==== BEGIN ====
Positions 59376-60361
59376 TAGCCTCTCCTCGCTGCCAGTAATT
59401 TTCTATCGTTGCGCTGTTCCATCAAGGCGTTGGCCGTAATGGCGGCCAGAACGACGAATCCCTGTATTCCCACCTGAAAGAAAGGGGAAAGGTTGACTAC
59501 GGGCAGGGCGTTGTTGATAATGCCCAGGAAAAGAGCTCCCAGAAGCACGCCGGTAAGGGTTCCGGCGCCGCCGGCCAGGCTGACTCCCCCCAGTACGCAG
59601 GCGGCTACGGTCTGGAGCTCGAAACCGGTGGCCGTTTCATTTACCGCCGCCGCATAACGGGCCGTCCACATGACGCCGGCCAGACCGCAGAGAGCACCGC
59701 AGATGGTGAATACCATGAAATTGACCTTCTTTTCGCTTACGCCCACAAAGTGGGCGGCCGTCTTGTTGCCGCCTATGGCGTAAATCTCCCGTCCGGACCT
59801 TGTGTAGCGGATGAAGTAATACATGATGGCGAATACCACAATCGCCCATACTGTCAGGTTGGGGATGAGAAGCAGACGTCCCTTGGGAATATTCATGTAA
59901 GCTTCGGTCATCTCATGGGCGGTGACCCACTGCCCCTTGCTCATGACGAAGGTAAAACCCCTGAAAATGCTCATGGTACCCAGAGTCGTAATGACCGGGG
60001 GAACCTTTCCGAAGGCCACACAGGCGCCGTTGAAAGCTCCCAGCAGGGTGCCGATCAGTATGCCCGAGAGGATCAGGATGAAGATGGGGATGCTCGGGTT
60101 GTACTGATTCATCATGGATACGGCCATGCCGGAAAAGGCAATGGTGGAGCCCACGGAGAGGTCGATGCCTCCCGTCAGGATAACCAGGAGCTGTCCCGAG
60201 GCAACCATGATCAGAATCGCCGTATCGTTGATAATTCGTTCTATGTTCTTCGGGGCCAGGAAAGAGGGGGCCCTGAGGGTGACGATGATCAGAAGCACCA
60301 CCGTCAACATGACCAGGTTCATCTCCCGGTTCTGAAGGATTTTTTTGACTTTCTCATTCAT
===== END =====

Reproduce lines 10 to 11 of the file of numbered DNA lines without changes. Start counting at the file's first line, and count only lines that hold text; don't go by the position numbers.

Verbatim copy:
60101 GTACTGATTCATCATGGATACGGCCATGCCGGAAAAGGCAATGGTGGAGCCCACGGAGAGGTCGATGCCTCCCGTCAGGATAACCAGGAGCTGTCCCGAG
60201 GCAACCATGATCAGAATCGCCGTATCGTTGATAATTCGTTCTATGTTCTTCGGGGCCAGGAAAGAGGGGGCCCTGAGGGTGACGATGATCAGAAGCACCA